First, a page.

A review is underway of clause 4.6 of the Standard Instrument LEP document.
This is the clause that gives Council power to approve developments which do not comply with the statutory provisions of the LEP, a provision frequently invoked in a way that causes considerable community concern.
At the present time, the clause permits Council to depart from statutory LEP standards by up to 10 per cent, if the development is still able to “achieve the underlying purpose of the standard”.
There is no definition of what this means in practice, and developers routinely assert that a proposed development meets this criterion, without providing any specific supporting evidence and usually with no more than a few boilerplate platitudes from a computer template.
The proposal is that the provision be changed to require an applicant to demonstrate that contravention of the statutory standard “will result in an improved planning outcome” over what would be achieved by adhering to the standard.
On the face of it, this sounds like a significant step forward, but the question is what will it mean in reality?
It is just as easy for a developer to say that a project will improve the planning outcome as it is to say that a project will meet the goals of the LEP, and, without specific guidelines, the results will be exactly the same as they are now.
Who is to say what an “improvement” is, particularly when compliant projects often produce undesirable community outcomes?
The first requirement of any change should be that all property owners within the zone of affection of a project should be directly informed of the proposal and of the grounds on which the claim of “improvement” is made.
Secondly, there should be measurable criteria against which affected parties can formulate objections to a project.
Thirdly, Council, if it approves a project over objections, should be required (i) to publish and (ii) to directly inform affected parties of the basis on which it has concluded that the project improves LEP outcomes, using the same criteria as those for objections.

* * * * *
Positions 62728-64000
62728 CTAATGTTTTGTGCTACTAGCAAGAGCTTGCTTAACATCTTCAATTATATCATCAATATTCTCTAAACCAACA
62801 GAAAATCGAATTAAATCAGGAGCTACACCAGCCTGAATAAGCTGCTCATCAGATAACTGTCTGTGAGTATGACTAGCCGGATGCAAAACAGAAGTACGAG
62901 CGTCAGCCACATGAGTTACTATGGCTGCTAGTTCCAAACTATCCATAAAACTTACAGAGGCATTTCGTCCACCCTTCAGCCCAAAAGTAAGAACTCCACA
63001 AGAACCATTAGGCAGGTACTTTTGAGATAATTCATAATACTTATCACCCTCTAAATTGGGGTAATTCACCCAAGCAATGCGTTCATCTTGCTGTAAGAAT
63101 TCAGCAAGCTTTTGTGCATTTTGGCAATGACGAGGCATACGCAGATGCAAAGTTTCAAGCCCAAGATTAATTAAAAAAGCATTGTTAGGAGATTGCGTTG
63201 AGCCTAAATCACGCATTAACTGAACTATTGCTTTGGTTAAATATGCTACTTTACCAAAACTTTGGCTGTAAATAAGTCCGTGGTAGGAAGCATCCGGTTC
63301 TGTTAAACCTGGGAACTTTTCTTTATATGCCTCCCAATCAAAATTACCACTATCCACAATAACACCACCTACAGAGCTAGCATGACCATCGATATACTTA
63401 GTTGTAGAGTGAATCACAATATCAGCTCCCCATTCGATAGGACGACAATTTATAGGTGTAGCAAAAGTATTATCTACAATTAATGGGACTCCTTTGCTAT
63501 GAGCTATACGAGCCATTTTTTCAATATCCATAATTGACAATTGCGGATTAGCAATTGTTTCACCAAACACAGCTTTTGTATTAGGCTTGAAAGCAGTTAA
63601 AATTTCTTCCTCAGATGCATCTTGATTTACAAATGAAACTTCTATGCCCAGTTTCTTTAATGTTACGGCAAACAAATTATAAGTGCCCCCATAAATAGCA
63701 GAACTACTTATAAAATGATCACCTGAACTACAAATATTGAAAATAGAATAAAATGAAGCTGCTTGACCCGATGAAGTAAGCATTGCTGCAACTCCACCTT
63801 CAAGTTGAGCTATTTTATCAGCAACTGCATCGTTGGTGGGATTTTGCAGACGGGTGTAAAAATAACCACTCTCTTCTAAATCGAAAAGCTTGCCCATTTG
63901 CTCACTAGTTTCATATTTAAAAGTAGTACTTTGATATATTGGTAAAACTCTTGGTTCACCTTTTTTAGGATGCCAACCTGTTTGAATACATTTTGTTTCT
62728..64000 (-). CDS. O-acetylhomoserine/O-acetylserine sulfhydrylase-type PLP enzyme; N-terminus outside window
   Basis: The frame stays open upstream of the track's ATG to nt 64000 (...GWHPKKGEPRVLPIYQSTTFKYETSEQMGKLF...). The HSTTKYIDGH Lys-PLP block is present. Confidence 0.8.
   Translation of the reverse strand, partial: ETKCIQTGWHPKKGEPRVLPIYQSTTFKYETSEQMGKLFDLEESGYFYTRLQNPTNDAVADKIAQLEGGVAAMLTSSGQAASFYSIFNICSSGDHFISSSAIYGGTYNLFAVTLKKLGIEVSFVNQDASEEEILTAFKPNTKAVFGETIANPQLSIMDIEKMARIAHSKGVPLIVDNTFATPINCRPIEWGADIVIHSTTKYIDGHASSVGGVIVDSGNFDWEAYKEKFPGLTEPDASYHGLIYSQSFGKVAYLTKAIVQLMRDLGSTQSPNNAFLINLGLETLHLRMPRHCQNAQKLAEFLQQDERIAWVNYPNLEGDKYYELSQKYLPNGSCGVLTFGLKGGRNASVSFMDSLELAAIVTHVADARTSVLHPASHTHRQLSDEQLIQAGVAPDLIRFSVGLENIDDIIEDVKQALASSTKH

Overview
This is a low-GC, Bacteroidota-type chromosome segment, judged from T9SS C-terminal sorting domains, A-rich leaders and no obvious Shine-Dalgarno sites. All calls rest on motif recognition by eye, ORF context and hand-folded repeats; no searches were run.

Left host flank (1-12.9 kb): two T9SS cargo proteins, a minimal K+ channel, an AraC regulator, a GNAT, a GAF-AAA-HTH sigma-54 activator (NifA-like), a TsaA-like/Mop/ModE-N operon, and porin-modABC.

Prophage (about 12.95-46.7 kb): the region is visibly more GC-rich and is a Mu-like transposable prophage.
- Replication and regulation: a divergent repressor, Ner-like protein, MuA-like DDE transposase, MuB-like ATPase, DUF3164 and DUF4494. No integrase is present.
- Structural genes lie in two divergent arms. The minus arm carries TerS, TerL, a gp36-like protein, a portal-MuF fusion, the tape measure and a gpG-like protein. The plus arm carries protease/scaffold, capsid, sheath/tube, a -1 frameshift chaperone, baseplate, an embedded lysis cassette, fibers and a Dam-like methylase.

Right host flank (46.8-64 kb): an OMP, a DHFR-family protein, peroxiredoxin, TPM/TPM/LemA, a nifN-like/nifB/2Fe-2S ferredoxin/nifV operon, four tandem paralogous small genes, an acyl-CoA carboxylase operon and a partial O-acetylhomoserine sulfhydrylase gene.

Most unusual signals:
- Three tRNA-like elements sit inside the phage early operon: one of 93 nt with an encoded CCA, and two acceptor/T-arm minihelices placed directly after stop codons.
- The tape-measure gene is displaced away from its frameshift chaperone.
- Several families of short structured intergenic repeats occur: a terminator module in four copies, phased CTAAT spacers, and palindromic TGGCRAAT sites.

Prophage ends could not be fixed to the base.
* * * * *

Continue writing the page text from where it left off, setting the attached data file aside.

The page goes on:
At least, the community could not then say that its concerns have been ignored, and it is not beyond possibility that legislation could be changed to allow a public-interest challenge in court on the basis of the approval record.
This is not to say that community objection should override all other considerations.
Parochial self-interest cannot be allowed to obstruct developments that represent a genuine improvement to the city as a whole.
However, the system is now heavily weighted against the voice of those who oppose non-conforming developments, and it is time that the balance was righted.
Anyone who is concerned about the way non-complying developments are now handled and who feels that the proposed change will achieve little, if anything, should make a submission to the Minister, demanding a more robust and transparent process than is now in place or than is proposed.
The Minister, himself, admits that the present provision introduces the possibility of corruption, so let us be sure that any change closes the door, as effectively as possible, against this suggestion.
Email, Apr 20
Bruce Hyland, Woy Woy